Games can do better. Not only can they do better, but they can make money while doing better; Studio ZA/UM have the receipts. The capitalist incentive should not be the main takeaway here, though. Money is nice, but there’s a much more present issue at play here, and that’s that by supporting games that point at political issues but refuse to grapple with them, we’re contributing indirectly to the hindrance of our cultural progress.
“What is the purpose of art?” It’s a broad question, with as many answers as there are people, but to my mind the one thing that all art has in common is that it tells us something new: something new about the world, something new about the author, something new about ourselves. We progress as people and as a culture by learning new things, as well as by unlearning previous, harmful systems or patterns of behaviour. In doing so, we make the world better by degrees.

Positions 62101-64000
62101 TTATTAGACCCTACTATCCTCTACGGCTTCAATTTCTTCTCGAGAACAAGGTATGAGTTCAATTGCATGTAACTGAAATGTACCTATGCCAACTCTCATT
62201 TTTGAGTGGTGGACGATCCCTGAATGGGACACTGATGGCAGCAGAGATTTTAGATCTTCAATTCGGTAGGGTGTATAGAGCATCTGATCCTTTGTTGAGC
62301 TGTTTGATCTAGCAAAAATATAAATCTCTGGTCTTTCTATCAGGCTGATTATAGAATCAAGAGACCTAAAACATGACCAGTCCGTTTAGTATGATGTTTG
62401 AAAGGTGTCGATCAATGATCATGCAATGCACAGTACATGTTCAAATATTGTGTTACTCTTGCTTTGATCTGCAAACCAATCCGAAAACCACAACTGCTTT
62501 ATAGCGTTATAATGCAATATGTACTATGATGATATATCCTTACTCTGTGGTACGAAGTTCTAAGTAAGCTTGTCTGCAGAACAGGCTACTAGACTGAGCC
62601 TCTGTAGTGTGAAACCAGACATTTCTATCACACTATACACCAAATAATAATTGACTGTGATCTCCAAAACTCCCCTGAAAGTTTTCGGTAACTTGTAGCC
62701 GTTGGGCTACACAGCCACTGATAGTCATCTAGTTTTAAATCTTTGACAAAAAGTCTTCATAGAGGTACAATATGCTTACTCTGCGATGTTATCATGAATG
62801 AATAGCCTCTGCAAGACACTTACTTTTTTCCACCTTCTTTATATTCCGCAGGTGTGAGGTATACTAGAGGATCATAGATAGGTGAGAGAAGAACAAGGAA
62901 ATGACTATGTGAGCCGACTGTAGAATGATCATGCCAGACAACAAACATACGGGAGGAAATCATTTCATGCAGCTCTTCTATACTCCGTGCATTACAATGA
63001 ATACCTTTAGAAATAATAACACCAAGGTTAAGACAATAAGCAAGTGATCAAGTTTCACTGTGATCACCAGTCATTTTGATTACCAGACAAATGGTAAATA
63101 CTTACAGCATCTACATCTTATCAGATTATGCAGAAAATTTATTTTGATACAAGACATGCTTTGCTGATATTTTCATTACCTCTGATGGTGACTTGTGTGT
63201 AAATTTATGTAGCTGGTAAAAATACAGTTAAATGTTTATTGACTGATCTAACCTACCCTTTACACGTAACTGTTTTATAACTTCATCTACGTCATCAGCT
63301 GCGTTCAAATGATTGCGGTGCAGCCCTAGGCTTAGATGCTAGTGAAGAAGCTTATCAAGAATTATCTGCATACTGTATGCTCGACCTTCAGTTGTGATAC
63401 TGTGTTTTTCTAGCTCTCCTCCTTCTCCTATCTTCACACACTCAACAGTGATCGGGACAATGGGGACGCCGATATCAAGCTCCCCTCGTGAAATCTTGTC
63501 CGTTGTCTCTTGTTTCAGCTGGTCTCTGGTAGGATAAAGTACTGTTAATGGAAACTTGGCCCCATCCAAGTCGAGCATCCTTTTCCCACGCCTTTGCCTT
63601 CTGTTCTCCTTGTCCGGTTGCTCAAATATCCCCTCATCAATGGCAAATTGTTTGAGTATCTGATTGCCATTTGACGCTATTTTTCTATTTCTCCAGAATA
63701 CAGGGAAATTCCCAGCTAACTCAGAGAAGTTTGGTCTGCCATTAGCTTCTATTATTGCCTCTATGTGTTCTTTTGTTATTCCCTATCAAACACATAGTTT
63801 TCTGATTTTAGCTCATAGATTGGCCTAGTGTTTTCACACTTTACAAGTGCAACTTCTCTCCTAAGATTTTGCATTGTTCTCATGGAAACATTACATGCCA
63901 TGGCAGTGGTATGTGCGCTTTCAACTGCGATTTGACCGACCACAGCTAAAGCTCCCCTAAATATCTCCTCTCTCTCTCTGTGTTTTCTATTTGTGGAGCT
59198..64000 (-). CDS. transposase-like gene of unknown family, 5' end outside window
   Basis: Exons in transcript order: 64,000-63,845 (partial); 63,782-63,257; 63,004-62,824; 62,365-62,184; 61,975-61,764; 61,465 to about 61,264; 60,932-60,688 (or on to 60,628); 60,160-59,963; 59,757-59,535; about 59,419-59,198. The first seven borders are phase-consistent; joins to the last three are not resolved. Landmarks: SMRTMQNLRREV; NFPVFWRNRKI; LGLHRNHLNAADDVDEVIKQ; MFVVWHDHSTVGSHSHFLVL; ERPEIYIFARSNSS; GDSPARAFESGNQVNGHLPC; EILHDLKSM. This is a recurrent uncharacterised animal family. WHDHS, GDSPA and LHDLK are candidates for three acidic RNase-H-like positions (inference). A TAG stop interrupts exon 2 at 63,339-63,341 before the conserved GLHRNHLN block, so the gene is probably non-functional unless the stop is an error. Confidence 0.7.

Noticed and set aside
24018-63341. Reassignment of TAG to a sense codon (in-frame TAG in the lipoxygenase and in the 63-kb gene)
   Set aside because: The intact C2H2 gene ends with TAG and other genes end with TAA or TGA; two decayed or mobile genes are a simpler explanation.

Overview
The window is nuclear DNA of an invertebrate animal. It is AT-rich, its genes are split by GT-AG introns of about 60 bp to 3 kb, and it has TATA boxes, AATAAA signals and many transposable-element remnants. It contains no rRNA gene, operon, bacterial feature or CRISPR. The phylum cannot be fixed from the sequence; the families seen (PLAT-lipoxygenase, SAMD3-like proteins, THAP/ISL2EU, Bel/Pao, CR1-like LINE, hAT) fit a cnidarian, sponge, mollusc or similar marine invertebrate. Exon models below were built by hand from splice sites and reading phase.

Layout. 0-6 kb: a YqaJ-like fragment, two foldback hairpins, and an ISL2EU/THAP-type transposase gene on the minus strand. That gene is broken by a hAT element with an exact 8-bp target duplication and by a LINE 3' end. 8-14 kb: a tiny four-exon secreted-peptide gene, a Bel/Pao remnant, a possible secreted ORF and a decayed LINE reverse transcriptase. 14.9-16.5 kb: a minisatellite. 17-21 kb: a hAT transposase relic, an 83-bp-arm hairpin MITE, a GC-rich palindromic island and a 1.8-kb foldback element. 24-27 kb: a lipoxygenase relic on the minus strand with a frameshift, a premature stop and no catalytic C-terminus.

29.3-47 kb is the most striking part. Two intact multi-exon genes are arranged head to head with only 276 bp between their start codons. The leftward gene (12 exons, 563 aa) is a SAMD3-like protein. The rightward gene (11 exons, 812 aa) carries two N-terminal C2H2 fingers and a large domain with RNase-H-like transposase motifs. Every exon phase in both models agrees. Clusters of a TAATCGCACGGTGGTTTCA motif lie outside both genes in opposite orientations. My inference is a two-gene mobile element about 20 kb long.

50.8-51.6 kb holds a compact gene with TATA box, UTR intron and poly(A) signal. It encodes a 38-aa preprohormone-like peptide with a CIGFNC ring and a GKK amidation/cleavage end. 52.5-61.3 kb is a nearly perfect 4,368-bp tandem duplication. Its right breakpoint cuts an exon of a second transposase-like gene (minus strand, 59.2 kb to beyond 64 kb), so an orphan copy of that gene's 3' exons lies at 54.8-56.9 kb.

Inviting people to experience life through the eyes of another is what video games as a medium are all about – we enter the perspective of someone, or something other than ourselves. When executed correctly, we can project ourselves onto them, and they, in turn, project themselves onto us. In this way, the possibilities of video games to teach us new things, about each other and ourselves, is unfathomable. As long as we’re continuing to line the pockets of large companies who either don’t want to or are too afraid of a PR backlash to try, those lessons will never come.